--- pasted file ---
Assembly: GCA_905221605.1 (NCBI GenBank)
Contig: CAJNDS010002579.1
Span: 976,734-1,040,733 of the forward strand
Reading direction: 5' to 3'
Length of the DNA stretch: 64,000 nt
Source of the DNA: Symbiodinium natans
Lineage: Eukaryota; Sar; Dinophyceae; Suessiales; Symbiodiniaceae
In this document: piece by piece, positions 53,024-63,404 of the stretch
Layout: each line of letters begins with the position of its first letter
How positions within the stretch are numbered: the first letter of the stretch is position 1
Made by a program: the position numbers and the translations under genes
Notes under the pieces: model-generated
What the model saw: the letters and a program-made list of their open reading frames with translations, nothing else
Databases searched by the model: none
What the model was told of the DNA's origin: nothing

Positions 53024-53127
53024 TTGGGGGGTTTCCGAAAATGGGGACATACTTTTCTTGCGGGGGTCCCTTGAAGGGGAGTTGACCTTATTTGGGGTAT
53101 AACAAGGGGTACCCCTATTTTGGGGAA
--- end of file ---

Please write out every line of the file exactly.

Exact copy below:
Assembly: GCA_905221605.1 (NCBI GenBank)
Contig: CAJNDS010002579.1
Span: 976,734-1,040,733 of the forward strand
Reading direction: 5' to 3'
Length of the DNA stretch: 64,000 nt
Source of the DNA: Symbiodinium natans
Lineage: Eukaryota; Sar; Dinophyceae; Suessiales; Symbiodiniaceae
In this document: piece by piece, positions 53,024-63,404 of the stretch
Layout: each line of letters begins with the position of its first letter
How positions within the stretch are numbered: the first letter of the stretch is position 1
Made by a program: the position numbers and the translations under genes
Notes under the pieces: model-generated
What the model saw: the letters and a program-made list of their open reading frames with translations, nothing else
Databases searched by the model: none
What the model was told of the DNA's origin: nothing

Positions 53024-53127
53024 TTGGGGGGTTTCCGAAAATGGGGACATACTTTTCTTGCGGGGGTCCCTTGAAGGGGAGTTGACCTTATTTGGGGTAT
53101 AACAAGGGGTACCCCTATTTTGGGGAA